CARS.COM — As communities search for innovative solutions to increasingly congested roadways, traffic officials keep circling back to roundabouts. Whether you love 'em all around or roundly reject them, roundabouts are becoming more common as a means of moving more cars through an intersection more quickly, more efficiently and much more safely.
Roundabouts originated in Europe more than half a century ago, and Americans started coming around in the early 1990s. Roundabouts — not to be confused with higher-speed traffic circles or rotaries — have the statistics on their side when it comes to curbing crashes. According to the Insurance Institute for Highway Safety, traditional intersections with traffic lights or stop signs that are converted to roundabouts see accident-related injuries reduced by as much as 80 percent and collisions overall by as much as half.
They work by reducing speed and, therefore, crash severity. Vehicles are forced to slow down to between 15 and 35 mph as they negotiate the curve of the roundabout. Meanwhile, the most common (and severe) types of crashes at a conventional intersection — right-angle, left-turn and head-on collisions — are virtually eliminated as cars are all traveling in the same direction within the roundabout.
Meanwhile, the incentive to speed up to catch the yellow light, or the need to slam on the brakes at a red, helps reduce rear-end collisions. As all traffic goes the same way, collisions with pedestrians also are less frequent, with some studies showing a 75 percent reduction.
How Do They Work?
Vehicles travel counterclockwise around a raised center island. Traffic entering the roundabout must yield to traffic already circulating, and slow and consistent speeds are maintained due to the combination of the center island and the tight turn radius of both the roundabout and the exit lanes. Once inside, drivers proceed to the appropriate exit, following signs, signals and pavement markings.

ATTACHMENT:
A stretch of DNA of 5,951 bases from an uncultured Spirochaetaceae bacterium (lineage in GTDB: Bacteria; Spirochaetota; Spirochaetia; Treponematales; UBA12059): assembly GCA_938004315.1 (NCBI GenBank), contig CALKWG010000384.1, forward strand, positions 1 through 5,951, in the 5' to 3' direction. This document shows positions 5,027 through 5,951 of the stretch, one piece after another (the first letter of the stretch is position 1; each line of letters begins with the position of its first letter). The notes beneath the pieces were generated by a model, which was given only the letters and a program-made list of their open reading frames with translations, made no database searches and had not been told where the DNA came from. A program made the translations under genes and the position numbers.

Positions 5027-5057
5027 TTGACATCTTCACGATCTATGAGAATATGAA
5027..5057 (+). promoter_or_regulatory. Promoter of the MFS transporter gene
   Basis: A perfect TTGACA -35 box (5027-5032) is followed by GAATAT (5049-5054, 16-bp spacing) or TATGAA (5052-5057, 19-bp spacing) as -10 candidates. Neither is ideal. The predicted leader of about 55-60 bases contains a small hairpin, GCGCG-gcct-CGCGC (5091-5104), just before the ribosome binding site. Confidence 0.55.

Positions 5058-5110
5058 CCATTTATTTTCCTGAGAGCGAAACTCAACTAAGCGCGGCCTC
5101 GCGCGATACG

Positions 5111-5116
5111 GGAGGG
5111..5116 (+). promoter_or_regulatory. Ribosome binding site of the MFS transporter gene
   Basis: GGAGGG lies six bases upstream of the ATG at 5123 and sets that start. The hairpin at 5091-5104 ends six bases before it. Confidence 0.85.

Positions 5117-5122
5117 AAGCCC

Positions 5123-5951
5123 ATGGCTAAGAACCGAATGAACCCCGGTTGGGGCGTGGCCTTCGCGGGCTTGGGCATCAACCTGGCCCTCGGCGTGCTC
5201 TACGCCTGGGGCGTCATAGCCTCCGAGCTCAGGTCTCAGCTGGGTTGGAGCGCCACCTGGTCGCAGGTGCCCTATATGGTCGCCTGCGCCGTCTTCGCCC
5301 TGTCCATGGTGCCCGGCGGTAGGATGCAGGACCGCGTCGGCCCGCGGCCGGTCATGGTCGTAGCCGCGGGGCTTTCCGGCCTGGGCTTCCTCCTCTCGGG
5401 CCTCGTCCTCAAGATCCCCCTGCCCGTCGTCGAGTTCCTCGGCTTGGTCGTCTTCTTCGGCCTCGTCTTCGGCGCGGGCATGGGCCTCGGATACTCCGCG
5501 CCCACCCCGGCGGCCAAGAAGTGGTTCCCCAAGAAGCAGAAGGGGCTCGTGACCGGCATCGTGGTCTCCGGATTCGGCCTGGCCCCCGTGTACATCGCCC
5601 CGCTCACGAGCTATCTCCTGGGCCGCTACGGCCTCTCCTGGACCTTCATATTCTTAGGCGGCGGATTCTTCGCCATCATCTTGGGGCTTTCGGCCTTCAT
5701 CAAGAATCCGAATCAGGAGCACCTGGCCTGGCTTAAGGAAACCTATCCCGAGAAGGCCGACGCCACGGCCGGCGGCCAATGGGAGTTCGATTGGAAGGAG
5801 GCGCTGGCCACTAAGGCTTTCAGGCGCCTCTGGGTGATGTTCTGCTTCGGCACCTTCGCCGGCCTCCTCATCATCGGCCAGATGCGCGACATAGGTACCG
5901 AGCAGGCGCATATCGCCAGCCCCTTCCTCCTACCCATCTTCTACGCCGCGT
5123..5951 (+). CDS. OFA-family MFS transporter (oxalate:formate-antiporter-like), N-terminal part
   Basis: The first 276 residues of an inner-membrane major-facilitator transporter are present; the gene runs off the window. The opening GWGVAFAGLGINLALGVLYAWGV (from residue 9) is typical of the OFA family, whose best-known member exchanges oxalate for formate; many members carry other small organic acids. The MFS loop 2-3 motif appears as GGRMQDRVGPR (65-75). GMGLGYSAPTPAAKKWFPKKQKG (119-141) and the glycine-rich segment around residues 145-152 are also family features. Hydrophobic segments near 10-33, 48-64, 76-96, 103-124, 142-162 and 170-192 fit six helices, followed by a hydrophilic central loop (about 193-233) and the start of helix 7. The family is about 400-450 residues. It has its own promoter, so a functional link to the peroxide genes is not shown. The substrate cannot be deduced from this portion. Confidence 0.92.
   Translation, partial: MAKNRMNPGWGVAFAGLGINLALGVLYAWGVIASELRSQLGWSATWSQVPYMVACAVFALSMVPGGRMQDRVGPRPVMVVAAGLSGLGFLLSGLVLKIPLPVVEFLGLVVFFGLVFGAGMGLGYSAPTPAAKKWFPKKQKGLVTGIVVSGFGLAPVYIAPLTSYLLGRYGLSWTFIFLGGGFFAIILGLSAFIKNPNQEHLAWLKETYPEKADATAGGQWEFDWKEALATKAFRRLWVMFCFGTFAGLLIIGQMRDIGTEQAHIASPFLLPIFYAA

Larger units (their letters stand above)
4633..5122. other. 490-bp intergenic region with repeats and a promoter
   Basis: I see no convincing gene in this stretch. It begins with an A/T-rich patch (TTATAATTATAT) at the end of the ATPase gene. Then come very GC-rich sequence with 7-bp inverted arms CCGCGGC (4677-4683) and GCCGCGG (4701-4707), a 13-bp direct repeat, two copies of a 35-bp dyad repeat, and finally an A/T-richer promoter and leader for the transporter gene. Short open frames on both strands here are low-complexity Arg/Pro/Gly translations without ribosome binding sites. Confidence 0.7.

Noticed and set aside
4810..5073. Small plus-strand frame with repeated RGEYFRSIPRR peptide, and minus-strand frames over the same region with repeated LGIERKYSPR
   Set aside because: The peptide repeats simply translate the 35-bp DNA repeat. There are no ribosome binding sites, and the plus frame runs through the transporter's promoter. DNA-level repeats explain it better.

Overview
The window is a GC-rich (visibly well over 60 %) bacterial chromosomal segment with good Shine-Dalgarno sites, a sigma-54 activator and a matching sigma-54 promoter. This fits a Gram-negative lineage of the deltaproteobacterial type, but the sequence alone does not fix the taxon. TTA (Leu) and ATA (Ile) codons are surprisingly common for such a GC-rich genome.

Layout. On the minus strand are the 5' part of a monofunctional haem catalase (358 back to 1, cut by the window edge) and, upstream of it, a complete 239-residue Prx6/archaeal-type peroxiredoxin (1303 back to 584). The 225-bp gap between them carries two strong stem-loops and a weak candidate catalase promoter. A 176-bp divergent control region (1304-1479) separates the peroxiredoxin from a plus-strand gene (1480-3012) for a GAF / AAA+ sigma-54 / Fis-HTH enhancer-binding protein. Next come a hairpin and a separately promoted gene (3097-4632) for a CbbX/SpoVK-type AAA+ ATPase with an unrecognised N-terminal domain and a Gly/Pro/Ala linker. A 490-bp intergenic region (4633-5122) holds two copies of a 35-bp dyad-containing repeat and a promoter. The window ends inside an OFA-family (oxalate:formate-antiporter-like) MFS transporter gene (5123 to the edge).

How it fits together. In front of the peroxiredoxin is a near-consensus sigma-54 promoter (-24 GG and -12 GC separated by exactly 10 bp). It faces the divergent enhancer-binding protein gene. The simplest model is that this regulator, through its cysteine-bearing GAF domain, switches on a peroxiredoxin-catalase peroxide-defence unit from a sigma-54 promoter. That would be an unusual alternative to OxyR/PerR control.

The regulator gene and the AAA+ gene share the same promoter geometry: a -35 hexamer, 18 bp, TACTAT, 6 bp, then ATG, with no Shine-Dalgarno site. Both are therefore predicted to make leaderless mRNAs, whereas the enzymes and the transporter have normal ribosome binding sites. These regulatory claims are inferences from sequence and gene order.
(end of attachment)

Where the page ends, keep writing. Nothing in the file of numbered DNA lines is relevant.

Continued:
"Slow speeds aid in the smooth movement of vehicles into, around and out of a roundabout," IIHS said in a statement. "Drivers approaching a roundabout must reduce their speeds, look for potential conflicts with vehicles already in the circle, and be prepared to stop for pedestrians and bicyclists."
IIHS conducted a study concluding that if 10 percent of a city's signalized intersections were converted to roundabouts, nearly 50,000 crashes would have been prevented in 2014 — including 189 fatalities and 31,000 injuries. Different crash stats apply to different kinds of roundabouts, of course — such as the more complex and confusing multilane varieties — but single-lane roundabouts in the U.S. have been shown to yield consistently high safety results. The crashes that do occur in roundabouts typically are rear-end collisions, sideswipes, collisions with circulating traffic while entering, and running off the road or striking the center island (often attributable to excessive speed).
In terms of traffic flow, IIHS says studies have shown that at intersections where stop signs were replaced with roundabouts, delays were reduced by anywhere from 13 percent up to 89 percent, while vehicles having to stop went down between 14 percent and 56 percent. Meanwhile, fuel consumption has been shown to dip by more than a third and emissions by as much as 44 percent. Moreover, roundabouts are said to be cheaper to maintain and longer lasting by about two and half times compared with traffic signals.